One of the feistiest of the 2010 intake, Patel wowed Essex man with her Thatcherite rhetoric to win a seat where she doesn’t fit the typical demographic. The embodiment of upwards social mobility as envisaged by the Iron Lady, she is the daughter of Ugandan refugees and worked for Sir James Goldsmith and the Referendum Party in 1997 before being recruited to Tory HQ by William Hague when he was leader. Now has a potential selection battle on her hands as Witham is set for abolition in the boundary carve-up.

  1. (-2) RORY STEWART

Conservative MP for Penrith & the Border

Stewart has made a big impact on Parliament in his first 16 months. A regular on radio and TV on foreign policy issues, he is one of the party’s great thinkers. Can he now make the transformation from pundit to minister. Tipped for early promotion, expect it not to be to the Foreign Office team.


Conservative MP for Stratford Upon Avon

A Kurdish ex-Wandsworth councillor who fled Iraq with his family in the late 1970s, Zahawi made a mint before entering Parliament as co-founder of opinion polling firm YouGov. A one-time aide to Jeffrey Archer, he is ambitious and currently beavering away on the Business, Innovation and Skills select committee and co-authored the bestselling Masters of Nothing with Matthew Hancock.


Teacher and Writer

Birbalsingh, an inner-city schoolteacher, gained prominence after her rabble rousing speech at last year’s Conservative Party conference on declining standards in comprehensive schools. This led to her being suspended, and, although a campaign was formed to reinstate her, she was later forced to resign. She is now trying to set up a free school in Lambeth, and writes a regular blog for the Telegraph website. Along with Toby Young she is one of the main advocates of free schools.


Chairman, MigrationWatch

Sir Andrew, former ambassador to Saudi Arabia, is the Chairman of MigrationWatch UK, an independent think tank that looks at the effects of high levels of immigration to the UK. His long term campaigning seems to be paying off with the introduction of a cap on non-EU migrants to clamp down on immigration. David Cameron also spoke in Munich back in February about the failing of multiculturalism, which Sir Andrew said was “music in my ears”.


Conservative Party Co-Treasurer

Son of a Smtihfield market porter, Cruddas has worked his way up to become one of the richest men in the country thanks to his company CMC Markets. He played a vital role in the “No to AV” as one of their big backers. After that he was appointed co-treasurer of the Conservative Party alongside Lord Stanley Fink back in June. Despite his new role Cruddas is still involved with a number of charities including the Prince’s Trust and his own Peter Cruddas Foundation which helps disadvantaged young people in society.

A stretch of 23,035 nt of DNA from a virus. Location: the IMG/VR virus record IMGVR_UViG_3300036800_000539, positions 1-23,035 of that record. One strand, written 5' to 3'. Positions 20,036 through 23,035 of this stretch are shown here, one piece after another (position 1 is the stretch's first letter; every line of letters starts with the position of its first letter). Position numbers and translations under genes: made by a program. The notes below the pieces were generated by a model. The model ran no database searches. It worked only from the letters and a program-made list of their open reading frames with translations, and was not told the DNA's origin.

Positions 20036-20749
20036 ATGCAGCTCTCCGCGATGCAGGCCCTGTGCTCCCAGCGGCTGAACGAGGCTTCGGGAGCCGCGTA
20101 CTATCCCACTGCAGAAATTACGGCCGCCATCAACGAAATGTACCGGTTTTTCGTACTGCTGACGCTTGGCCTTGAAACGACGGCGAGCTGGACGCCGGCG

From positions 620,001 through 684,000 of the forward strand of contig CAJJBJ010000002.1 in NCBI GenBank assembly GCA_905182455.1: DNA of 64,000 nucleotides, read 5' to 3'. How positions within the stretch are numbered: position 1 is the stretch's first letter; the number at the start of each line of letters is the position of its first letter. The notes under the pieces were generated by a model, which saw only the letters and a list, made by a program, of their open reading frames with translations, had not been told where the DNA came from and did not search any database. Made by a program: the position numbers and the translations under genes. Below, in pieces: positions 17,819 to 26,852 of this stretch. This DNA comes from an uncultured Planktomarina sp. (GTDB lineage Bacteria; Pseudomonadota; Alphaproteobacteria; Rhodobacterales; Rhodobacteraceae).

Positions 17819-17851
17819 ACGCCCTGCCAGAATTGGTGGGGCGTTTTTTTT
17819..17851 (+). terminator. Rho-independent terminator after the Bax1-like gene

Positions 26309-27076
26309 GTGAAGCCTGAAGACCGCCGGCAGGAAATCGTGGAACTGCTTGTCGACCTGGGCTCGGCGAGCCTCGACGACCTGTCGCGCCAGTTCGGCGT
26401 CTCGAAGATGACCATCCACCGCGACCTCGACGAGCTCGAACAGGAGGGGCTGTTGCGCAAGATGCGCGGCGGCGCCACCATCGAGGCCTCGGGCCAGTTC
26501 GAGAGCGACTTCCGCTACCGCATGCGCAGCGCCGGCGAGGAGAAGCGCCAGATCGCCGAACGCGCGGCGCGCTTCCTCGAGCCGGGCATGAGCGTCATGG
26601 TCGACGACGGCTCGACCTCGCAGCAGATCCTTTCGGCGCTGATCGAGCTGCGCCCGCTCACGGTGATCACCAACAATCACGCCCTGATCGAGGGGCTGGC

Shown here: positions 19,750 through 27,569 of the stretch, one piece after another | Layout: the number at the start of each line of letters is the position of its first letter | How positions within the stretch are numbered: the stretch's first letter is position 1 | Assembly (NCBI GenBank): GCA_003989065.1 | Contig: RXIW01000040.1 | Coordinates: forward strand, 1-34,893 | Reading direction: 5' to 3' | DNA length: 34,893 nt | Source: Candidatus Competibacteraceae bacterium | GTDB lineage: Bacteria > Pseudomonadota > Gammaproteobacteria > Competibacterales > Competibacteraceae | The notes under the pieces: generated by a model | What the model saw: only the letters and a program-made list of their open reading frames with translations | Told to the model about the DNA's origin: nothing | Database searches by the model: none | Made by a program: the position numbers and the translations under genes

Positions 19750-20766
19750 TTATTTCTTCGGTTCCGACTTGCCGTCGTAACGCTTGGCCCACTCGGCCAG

Former Labour Cabinet Minister

To those Cameron supporters who remain entranced by Tony Blair, Andrew Adonis remains a bit of a hero. His education reforms are still the guiding light for Michael Gove and his disciples.


Special Advisor to Michael Gove

Cummings, a former strategy director for the Conservative Party, was blocked by Andy Coulson from becoming Special Advisor to Michael Gove following the General Election. Following Coulson’s resignation in January, Cummings made a swift return as Gove’s right hand man. He has been a key Tory moderniser over recent years and proved vital in strengthening support for education reforms. Recently he faced criticism over allegations he was using his private email address to avoid FoI requests.


Member of the Scottish Parliament

Fraser has been a Member of the Scottish Parliament representing Mid-Scotland and Fife since 2001. Following the resignation of Annabel Goldie as Leader of the Scottish Conservatives, Fraser announced he would seek the leadership and has consistently polled as the frontrunner. His plans include further devolution for Scotland and to abolish the Scottish Conservatives and create a new centre right party. Regardless of whether Fraser wins the leadership, he has undoubtedly shaped the debate over the future of the right in Scotland.

  1. (New) ALAN DUNCAN

Minister of State for International Development

The former shadow cabinet member made a name for himself as the first Tory MP publicly to discuss his homosexuality and subsequently enter a civil partnership. But he came a cropper during the expenses scandal when caught claiming MPs were “living on rations”, was demoted and is now a middle-ranking minister at DfID (albeit with a Privy Counsellorship as consolation). However, the former oil trader’s stock appears to have risen again recently after reportedly being behind the recent Government plan to block fuel supplies to Gaddafi’s forces in Libya.

  1. (New) ANDEW R T DAVIS

Leader of the Welsh Conservatives

The Welsh Conservatives suffered a shock defeat after the Assembly elections in May when their leader Nick Bourne lost his regional seat. In the resulting leadership election Andrew RT Davies won with 53.1% of the vote. Although he is a well known figure on the right of the party, he disappointed some by urging his Westminster colleagues to overturn the fox hunting ban.


Conservative MP for Mid Bedfordshire

This outspoken one-time nurse is a real Marmite politician. She has made enemies in the Sisterhood and elsewhere for trying to restrict abortion whilst colleagues are nervous of confiding in her lest their indiscretions end up on her blog. Destined to remain a backbencher, the Boundary Commission proposal to abolish her constituency could, in theory, bring her career to a premature end at the next election.